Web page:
The workers will arrive in staggered groups between January and March next year, to avoid peak holiday demand for managed isolation and quarantine facilities from New Zealanders wanting to return for Christmas.

Minister for Agriculture Damien O'Connor: 'The Government has listened to concerns raised by the sectors and understands their importance for our COVID economic recovery.'

In a statement, Minister of Agriculture Damien O’Connor says help is needed to ensure labour shortages do not threaten the upcoming season’s harvest.

“The Government has listened to concerns raised by the sectors and understands their importance for our COVID economic recovery. These changes will help support their ongoing success.

“Horticulture and wine are among our largest export industries, with total exports valued at $6.5 billion in the last financial year. They also employ around 38,300 New Zealanders, many in regional New Zealand. These seasonal workers will enable the work of these New Zealanders to continue.”

The minister says the border exemption for 2000 RSE workers is the single largest economic-based class border exception to date.

Earlier, the government allowed an exemption for up to 570 deep water fishing crew.

“In agreeing to this, the Government has also made clear its expectation to see industry initiatives which will attract New Zealanders into horticultural work.

“We know the industry is working to address barriers to employing more New Zealanders and we expect to see continued efforts to develop initiatives that will attract Kiwis into horticulture and wine sector work. 

“The Government will also work with the sectors to ensure there is an industry-wide plan to make sure that the RSE workers being allowed in from January next year are fully employed and are cared for over the entire length of their contracts.”

Immigration Minister Kris Faafoi says the new RSE border exception will also help New Zealand’s Pacific Island neighbours whose economies have been hit hard by COVID-19, as their seasonal workers provide important remittances to their homelands.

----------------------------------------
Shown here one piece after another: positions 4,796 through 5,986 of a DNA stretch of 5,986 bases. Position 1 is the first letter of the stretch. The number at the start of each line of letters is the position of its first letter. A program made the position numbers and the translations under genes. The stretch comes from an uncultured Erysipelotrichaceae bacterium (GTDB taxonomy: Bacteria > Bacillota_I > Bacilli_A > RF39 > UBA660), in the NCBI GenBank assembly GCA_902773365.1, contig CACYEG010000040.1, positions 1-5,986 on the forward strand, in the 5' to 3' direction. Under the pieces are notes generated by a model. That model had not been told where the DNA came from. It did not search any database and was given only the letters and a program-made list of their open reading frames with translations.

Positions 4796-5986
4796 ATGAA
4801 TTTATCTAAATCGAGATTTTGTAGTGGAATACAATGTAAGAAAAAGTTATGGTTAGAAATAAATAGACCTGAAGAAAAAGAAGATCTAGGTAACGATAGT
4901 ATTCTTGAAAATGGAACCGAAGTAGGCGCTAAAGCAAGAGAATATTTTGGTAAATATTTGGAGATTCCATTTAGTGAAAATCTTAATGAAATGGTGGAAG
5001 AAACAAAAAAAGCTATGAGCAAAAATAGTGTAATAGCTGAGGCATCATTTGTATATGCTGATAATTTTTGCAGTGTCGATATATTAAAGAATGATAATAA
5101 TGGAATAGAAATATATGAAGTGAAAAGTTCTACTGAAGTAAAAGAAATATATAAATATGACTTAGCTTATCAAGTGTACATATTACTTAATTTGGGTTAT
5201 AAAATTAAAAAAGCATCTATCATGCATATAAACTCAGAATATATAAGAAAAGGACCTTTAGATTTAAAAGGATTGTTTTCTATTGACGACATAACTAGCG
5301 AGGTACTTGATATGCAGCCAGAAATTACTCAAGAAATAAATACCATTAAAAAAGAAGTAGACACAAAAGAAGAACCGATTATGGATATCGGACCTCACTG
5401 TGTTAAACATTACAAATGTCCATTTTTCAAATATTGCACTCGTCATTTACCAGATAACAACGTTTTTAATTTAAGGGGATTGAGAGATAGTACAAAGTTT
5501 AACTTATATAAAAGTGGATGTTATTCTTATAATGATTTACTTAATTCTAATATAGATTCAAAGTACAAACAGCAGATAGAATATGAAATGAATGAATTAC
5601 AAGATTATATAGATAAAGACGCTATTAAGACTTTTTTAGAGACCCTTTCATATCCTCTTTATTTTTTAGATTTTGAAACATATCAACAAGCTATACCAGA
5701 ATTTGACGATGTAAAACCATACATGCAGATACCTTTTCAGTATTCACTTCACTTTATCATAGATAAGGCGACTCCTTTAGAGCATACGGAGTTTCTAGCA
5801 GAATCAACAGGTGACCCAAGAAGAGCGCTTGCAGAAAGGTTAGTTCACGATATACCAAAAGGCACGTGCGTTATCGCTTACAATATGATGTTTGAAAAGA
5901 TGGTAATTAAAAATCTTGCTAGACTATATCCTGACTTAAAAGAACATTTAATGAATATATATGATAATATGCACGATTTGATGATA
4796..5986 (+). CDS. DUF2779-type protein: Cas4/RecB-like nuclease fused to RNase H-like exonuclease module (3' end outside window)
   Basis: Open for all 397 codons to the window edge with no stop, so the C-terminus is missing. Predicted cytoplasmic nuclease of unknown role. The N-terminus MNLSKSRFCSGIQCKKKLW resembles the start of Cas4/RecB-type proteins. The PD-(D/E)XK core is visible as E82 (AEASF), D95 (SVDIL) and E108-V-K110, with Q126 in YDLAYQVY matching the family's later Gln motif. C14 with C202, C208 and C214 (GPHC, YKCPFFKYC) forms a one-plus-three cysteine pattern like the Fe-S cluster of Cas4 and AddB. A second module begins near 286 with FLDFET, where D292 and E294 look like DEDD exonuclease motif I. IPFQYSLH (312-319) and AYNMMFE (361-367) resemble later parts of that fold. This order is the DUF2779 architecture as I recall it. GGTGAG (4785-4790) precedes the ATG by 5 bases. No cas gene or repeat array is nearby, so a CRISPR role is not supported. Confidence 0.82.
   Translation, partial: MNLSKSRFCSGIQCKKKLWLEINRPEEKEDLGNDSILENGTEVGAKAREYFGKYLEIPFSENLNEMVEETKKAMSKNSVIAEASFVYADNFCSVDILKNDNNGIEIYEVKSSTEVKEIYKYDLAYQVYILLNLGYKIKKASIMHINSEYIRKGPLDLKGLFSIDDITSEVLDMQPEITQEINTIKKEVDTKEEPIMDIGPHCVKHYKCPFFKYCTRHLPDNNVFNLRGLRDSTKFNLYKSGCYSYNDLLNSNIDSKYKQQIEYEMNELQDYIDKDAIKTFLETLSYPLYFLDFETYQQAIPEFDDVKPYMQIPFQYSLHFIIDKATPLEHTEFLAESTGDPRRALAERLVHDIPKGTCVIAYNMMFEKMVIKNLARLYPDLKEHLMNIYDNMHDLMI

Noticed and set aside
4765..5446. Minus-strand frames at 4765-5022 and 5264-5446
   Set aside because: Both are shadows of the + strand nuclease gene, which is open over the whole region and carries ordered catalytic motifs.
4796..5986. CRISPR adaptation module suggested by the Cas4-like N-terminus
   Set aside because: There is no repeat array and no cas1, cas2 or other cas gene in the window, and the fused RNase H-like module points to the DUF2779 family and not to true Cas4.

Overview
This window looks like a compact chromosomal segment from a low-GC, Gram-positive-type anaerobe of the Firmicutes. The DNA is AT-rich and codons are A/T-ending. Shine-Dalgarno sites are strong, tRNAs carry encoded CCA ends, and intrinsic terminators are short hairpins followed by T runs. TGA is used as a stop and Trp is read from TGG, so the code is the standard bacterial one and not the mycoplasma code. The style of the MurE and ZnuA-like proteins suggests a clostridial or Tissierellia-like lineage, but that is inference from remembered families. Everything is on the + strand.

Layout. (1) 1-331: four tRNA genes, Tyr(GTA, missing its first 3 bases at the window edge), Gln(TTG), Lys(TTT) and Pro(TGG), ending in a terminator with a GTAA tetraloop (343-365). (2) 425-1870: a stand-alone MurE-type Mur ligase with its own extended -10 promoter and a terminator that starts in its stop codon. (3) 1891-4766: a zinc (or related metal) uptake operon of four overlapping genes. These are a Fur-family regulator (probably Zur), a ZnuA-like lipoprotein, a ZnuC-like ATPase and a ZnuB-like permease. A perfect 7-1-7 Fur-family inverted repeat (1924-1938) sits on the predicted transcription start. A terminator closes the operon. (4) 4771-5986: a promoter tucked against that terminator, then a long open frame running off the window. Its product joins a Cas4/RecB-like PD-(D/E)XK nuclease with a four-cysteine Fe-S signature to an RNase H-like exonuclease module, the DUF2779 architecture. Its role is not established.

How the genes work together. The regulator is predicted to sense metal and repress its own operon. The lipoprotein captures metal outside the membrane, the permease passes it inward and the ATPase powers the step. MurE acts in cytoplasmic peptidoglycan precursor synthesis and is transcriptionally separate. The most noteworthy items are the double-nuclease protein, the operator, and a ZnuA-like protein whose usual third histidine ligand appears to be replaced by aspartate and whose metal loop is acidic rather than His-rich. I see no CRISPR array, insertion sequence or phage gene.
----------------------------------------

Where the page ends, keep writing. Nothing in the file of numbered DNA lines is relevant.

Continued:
The changes seek to strike a balance between protecting New Zealanders from the spread of Covid-19, ensuring supports are in place to bolster the country’s economic recovery and offering employment opportunities to Kiwis who have lost their jobs because of Covid-19, the minister says.

“We will continue to engage with the primary sector and others to see if and where adjustments might need to be made and can be made safely in the interests of New Zealand businesses and jobs.”

Immigration Minister Kris Faafoi says the new RSE border exception will also help New Zealand’s Pacific Island neighbours whose economies have been hit hard by COVID-19 (Photo: RNZ).

However, despite the 2000-strong injection of experienced workers, there will still be fewer seasonal workers available to the industry than in previous years, he says.

Each year up to 14,400 workers, mainly from Pacific Island nations, arrive in New Zealand to fill seasonal labour shortages in the horticulture and wine industries.

With many workers only staying for part of the season, the highest number of RSE workers in New Zealand was around 10,500 at the peak of last season.

There are approximately 6,000 RSE workers still in New Zealand from the 2019-2020 season – approximately 120 of them in Central Otago.

While some of these workers will choose to stay and continue working, others will want to go home.

Work the Seasons is a good way for both job seekers and employers to find jobs and list job vacancies. Accommodation listings will be added from 14 December, 2020.